Charity Regulator Writes To Liam Fox’s Military Charity Following Revelations
The Charity Commission confirmed it was contacting trustees of the charity Give Us Time, founded by cabinet minister Liam Fox, following revelations by BuzzFeed News.
The Charity Commission, the regulator for UK charities, has written to trustees of Give Us Time, a charity offering military families short holiday trips, following a BuzzFeed News investigation.
The commission confirmed it had contacted the trustees of the charity, which was founded in 2012 by international trade secretary Liam Fox, for "further information" following a series of revelations about the charity's activities.
In a story published on Sunday, BuzzFeed News revealed that:
- Fox set up Give Us Time to provide holidays to military families in 2012, announcing within its first month that 300 weeks of trips had been donated already.
- But by November 2013 only five holidays had been given away, and by September 2015 fewer than 130 families had been helped.
- The charity and one of its donors paid for a week-long trip to Bulgaria for two of Fox's parliamentary researchers, including flights.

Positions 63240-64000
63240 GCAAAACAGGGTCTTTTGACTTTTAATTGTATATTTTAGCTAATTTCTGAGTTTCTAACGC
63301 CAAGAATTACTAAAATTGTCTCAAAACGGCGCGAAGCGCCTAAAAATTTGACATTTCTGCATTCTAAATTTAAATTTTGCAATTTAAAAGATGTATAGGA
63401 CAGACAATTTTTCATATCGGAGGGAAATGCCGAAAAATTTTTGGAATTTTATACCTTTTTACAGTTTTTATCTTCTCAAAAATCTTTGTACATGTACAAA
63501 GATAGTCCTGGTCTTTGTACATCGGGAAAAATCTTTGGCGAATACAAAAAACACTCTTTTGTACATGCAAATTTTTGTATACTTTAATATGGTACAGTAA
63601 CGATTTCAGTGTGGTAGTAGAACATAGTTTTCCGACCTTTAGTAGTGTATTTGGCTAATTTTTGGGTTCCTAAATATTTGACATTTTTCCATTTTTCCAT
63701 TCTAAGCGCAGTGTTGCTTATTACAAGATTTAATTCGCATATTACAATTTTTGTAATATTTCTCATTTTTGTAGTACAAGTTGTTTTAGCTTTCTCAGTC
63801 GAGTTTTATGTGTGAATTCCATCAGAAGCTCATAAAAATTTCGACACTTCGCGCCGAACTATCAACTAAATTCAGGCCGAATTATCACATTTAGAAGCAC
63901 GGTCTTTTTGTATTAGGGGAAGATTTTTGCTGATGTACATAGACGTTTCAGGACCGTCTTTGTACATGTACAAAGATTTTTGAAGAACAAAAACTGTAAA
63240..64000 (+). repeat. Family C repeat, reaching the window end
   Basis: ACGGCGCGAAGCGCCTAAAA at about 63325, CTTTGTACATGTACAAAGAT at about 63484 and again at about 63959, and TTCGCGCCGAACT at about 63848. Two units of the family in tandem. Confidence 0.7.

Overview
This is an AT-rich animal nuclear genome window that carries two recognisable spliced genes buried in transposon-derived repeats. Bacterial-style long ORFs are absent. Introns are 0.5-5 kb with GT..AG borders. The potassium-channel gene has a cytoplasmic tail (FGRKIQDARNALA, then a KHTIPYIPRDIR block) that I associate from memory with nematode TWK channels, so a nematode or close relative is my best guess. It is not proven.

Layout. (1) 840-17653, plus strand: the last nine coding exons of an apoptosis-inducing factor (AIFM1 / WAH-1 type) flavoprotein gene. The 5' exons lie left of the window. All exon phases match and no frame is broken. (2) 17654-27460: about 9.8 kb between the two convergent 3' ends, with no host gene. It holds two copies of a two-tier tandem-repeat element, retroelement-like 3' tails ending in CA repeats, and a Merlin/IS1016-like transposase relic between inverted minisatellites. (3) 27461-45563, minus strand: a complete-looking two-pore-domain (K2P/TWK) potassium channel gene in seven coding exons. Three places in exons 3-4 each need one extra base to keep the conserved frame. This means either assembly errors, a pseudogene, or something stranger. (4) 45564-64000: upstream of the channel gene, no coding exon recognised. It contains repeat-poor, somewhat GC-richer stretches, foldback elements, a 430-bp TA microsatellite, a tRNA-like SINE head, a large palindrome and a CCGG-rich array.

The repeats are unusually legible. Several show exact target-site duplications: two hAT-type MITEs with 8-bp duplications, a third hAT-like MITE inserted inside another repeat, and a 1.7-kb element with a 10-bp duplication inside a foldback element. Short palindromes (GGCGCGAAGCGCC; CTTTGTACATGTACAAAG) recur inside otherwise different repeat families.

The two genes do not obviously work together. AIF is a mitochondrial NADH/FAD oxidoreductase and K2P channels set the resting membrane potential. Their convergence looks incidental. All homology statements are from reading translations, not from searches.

- Labour's deputy leader Tom Watson said Fox must "urgently explain" the charity's activities and funding, particularly a £500,000 government grant in November 2014 when it had helped just 40 families.
- Give Us Time said it was "solely dedicated" to helping service families.
In a short statement, the Charity Commission said on Monday:
The Charity Commission has analysed the information in the BuzzFeed News article regarding the charity Give Us Time and has today written to the charity’s trustees to seek further information from them.
The commission has a wide range of powers to launch formal investigations into charities' activities, recommend changes to how they're run, and even impose new management on them.
The move to write to Give Us Time is not the beginning of a formal investigation, and does not mean one will be launched, but serves to help the regulator get more information to decide if it should take action.
Two previous charities connected to Fox, who was forced to resign as defence secretary in 2011 over a scandal relating to his close ties to lobbyist Adam Werrity, have been investigated by the Charity Commission.